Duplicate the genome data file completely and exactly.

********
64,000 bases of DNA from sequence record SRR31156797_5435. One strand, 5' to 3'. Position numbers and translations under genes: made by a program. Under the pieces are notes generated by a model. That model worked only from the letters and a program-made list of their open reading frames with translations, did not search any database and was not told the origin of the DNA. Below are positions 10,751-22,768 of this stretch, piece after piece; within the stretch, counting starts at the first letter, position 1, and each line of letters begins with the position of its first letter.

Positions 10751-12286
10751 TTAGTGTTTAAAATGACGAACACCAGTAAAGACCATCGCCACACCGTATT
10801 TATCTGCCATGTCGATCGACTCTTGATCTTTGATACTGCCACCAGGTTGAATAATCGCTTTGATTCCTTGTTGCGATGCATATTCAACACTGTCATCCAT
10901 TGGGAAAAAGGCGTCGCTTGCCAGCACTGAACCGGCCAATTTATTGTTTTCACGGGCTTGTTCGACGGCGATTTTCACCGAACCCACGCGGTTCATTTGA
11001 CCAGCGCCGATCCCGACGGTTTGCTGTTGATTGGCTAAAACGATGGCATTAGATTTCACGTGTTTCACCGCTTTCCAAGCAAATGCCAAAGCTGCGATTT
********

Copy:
64,000 bases of DNA from sequence record SRR31156797_5435. One strand, 5' to 3'. Position numbers and translations under genes: made by a program. Under the pieces are notes generated by a model. That model worked only from the letters and a program-made list of their open reading frames with translations, did not search any database and was not told the origin of the DNA. Below are positions 10,751-22,768 of this stretch, piece after piece; within the stretch, counting starts at the first letter, position 1, and each line of letters begins with the position of its first letter.

Positions 10751-12286
10751 TTAGTGTTTAAAATGACGAACACCAGTAAAGACCATCGCCACACCGTATT
10801 TATCTGCCATGTCGATCGACTCTTGATCTTTGATACTGCCACCAGGTTGAATAATCGCTTTGATTCCTTGTTGCGATGCATATTCAACACTGTCATCCAT
10901 TGGGAAAAAGGCGTCGCTTGCCAGCACTGAACCGGCCAATTTATTGTTTTCACGGGCTTGTTCGACGGCGATTTTCACCGAACCCACGCGGTTCATTTGA
11001 CCAGCGCCGATCCCGACGGTTTGCTGTTGATTGGCTAAAACGATGGCATTAGATTTCACGTGTTTCACCGCTTTCCAAGCAAATGCCAAAGCTGCGATTT